Fresh Mango and coconut milk, offset with orange and lime juices, and vodka. Get the recipe here.

Eleven Slushie Cocktails to Make This Summer

5. Friesling(PUNCH)
A case for swapping switching out your rosé habit. Some good guidelines and recommendations here. Recipes in right-hand column on this page.

Eleven Slushie Cocktails to Make This Summer

6. Cucumber Gin Slush(QUITOKEETO)
A go-to this summer. This one should go in the slushie cocktail hall of fame. I love the refreshing cucumber, gin, and limoncello trifecta. Get the recipe here.

Eleven Slushie Cocktails to Make This Summer

7. Peach Wine Slushes(Dessert for Two)
A simple as it gets, in the best way – fruity white wine + frozen peaches. Get the recipe here.

Eleven Slushie Cocktails to Make This Summer

8. Cherry Moscato Slush(Salt & Lavender)
I always stock up on frozen cherries (because I’m usually too lazy to pit them). Pair those with a bottle of moscato and a spike of lime, and this is where you’re at. Contender for best-looking slushie cocktail. Get the recipe here.

Eleven Slushie Cocktails to Make This Summer

9. Strawberry Dragonfruit Margarita(Host The Toast)
In addition to frozen cherries, I always stock up on frozen dragonfruit puree when I come across it. I can imagine a version of this using the puree being A+! Get the recipe here.

Eleven Slushie Cocktails to Make This Summer

10. Frozen Blood Orange Negroni(The Kitchn)
The classic Negroni is equal parts gin, Campari, and sweet vermouth. Here it meets the blender and gets rounded out with fresh blood orange juice. Yes, please. Get the recipe here.

Eleven Slushie Cocktails to Make This Summer

11. Bourbon Slush Punch(Smitten Kitchen)
Finishing strong. Literally. Smitten Kitchen meets Garden & Gun. This one looks a tad dangerous. Get the recipe here.

Eleven Slushie Cocktails to Make This Summer

Also, just in case you want to get serious and roll out your own slushie machine, you’re going to want to read this. Straight talk from the master: How to use a slushie machine. And, here’s a little tip sheet on Bon Appétit related to crafting your own frozen drinks. Lastly! I also love (and make a lot of) weeknight non-alcohol cocktails, let me know if you’d like me to do a list of those. Enjoy!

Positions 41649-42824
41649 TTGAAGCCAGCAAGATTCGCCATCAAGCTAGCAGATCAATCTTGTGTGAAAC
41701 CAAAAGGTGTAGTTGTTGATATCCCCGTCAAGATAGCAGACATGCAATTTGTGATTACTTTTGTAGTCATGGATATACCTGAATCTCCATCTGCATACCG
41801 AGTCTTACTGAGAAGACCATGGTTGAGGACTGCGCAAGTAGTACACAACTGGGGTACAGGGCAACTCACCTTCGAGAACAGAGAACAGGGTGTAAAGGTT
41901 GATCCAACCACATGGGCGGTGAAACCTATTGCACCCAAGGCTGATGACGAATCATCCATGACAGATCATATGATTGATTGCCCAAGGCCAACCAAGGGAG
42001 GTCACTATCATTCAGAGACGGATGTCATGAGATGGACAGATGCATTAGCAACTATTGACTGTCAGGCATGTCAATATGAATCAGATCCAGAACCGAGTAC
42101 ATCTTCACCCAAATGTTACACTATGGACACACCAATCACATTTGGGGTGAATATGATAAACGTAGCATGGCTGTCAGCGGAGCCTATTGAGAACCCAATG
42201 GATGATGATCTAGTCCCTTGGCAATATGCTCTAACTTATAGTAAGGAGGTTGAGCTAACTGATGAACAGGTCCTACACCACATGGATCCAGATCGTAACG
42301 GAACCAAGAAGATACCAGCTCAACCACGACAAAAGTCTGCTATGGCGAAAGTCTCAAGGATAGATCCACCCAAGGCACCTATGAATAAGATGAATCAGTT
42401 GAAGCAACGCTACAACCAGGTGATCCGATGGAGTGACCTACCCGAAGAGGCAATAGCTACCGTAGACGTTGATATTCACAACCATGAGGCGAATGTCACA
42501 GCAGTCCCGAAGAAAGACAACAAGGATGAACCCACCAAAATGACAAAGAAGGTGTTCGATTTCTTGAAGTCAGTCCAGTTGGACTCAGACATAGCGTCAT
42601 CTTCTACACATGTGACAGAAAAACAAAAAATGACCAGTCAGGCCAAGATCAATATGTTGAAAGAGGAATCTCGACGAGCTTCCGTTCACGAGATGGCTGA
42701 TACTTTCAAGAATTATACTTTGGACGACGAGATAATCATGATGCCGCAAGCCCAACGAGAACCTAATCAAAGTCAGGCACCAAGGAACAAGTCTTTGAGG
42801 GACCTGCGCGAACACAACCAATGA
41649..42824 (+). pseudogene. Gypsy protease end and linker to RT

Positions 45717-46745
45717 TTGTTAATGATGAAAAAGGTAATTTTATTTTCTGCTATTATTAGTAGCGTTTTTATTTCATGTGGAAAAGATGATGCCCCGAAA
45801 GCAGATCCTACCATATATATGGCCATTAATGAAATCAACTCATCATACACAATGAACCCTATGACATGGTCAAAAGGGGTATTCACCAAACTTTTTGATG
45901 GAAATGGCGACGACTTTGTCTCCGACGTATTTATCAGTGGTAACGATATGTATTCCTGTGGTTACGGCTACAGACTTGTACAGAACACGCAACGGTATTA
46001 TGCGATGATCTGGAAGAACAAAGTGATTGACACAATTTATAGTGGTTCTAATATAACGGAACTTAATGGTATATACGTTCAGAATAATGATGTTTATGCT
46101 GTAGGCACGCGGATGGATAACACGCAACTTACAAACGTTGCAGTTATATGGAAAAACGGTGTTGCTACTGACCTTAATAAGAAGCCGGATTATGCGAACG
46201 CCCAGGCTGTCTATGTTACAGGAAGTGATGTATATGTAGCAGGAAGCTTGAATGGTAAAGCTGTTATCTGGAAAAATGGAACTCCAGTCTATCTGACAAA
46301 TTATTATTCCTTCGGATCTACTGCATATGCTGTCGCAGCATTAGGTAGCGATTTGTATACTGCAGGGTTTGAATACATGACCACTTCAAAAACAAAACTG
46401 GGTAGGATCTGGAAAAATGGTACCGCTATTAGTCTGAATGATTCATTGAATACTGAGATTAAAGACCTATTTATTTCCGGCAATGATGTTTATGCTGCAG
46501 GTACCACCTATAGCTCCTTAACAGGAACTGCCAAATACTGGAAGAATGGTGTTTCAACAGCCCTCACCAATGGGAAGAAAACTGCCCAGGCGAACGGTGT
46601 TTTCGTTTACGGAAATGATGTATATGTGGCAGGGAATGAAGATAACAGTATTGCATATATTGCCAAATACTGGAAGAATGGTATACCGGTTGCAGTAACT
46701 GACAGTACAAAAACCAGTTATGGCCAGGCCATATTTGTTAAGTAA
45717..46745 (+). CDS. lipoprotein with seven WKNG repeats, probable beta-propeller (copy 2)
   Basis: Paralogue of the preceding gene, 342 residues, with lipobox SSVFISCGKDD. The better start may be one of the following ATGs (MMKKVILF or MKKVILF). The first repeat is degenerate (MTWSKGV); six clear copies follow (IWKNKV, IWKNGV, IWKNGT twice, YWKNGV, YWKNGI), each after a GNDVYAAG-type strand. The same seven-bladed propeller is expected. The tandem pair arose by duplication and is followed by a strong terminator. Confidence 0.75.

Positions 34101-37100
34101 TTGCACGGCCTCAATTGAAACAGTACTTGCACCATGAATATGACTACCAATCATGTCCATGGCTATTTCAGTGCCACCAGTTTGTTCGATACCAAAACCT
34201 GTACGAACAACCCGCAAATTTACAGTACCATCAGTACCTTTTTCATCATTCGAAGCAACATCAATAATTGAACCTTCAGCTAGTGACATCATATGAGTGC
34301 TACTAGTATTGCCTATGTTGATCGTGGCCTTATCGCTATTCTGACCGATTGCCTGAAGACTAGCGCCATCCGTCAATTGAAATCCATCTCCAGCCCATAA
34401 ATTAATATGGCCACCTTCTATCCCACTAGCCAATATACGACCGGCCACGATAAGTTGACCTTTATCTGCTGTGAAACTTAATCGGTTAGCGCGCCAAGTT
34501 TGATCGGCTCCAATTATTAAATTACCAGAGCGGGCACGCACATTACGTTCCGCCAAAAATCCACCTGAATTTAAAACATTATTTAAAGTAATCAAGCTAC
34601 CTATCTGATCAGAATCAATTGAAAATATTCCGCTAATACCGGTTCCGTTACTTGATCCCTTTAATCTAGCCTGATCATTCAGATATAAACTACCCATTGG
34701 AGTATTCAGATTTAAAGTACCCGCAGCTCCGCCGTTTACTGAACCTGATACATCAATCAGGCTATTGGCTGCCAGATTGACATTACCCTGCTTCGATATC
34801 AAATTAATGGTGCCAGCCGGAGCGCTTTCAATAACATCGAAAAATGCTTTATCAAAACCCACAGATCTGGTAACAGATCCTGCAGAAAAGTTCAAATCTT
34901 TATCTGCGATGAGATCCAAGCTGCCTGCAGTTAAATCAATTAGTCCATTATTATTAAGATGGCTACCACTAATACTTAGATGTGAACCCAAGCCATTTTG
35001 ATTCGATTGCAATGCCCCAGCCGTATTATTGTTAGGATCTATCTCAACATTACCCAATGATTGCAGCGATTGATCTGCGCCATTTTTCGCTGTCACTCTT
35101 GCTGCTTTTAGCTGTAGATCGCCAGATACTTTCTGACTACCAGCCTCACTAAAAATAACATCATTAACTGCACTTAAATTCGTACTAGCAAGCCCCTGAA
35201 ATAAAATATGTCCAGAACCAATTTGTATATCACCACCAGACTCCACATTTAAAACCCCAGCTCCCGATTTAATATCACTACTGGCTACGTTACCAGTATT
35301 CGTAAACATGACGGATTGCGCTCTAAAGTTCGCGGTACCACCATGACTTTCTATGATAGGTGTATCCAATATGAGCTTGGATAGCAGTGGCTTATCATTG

Continue reading Eleven Slushie Cocktails to Make This Summer on 101 Cookbooks

14 May 17:06

is it rude to write “ASAP” in an email?

by Ask a Manager
Anne Griffin

oof this is a TERRIBLE response (from the letter writer ... Alison as usual nails it). it is crazy to me how much offense some of these writers manage to take at some things.

A reader writes:

I’ve been a fan and daily reader of your site for months and months. I am excited to finally have a question for you. It’s nothing too earth-shaking compared to your usual fare, but more of an etiquette question.

A person in a different department wrote me an email last week, telling me that she needed something “ASAP.” It has to do with an invoice she gave me the week before. I work with her maybe once a month or so, always having to do with invoices.

This term makes me bristle for a number of reasons:

• I served in the Navy, and this term reminds me of the demeaning and condescending way that some officers and senior enlisted talked to the lowly swabbies. In fact, I think this acronym even originated in the military, in the Army.
• It seems a bossy way to write to someone not even in her department, much less a part of her reporting structure.
• It seems overly dramatic, as if to say: “I need this so badly and urgently that I don’t even have time to write out a softer-sounding alternative,” such as “as soon as you can get to it,” “at your earliest convenience,” etc.
• It kind of implies that I’m just sitting on things, and need to be prompted to take action.
• It also, to my mind, implies that I don’t know how to prioritize tasks, that I can’t set my own priorities.
• It is presumptuous in that she has no idea what I have going on, what tasks are right in front of me, or what my priorities are from my manager.
• One of the online discussions said you shouldn’t write in an email what you wouldn’t say to someone in person, and actually telling someone you need something ASAP would sound very harsh.

There is one person who I work with closely, and often, and in a very friendly way, and we have mutual dependencies for getting parts of our jobs done. He will occasionally write ASAP, as will I, to communicate that this particular item really is important and time-sensitive. But this is pretty rare.

I pondered all this, and then sent her a brief response: “Everything I do is ASAP! I didn’t get a chance to look at this yet. Thanks,” etc.

Boy, did that set her off. She fired back a three-paragraph rant, liberally punctuated with ASAPs in almost every sentence. It was a monument to ASAP. She also copied her manager. At this point, I was officially angry, and so have backed off to cool down, not wanting to write something that I would regret.

What is your opinion of ASAP? Do you use it? Am I overly thin-skinned about this?

I might add that she is not a native speaker of English. I think “ASAP” is part of the business jargon she picked up along the way. So, I’m willing to concede that if it’s as annoying as I think it is, she might not have a good context for understanding that. On a side note, we’ve actually always gotten along pretty well, so I am also wondering about how to approach her next time I see her. She is hard to communicate with sometimes due to the language barrier, so I don’t know if it would be worthwhile to try to explain why I object to her use of ASAP.

ASAP can be annoying in some contexts, but it’s also pretty standard wording and not something you should take offense over.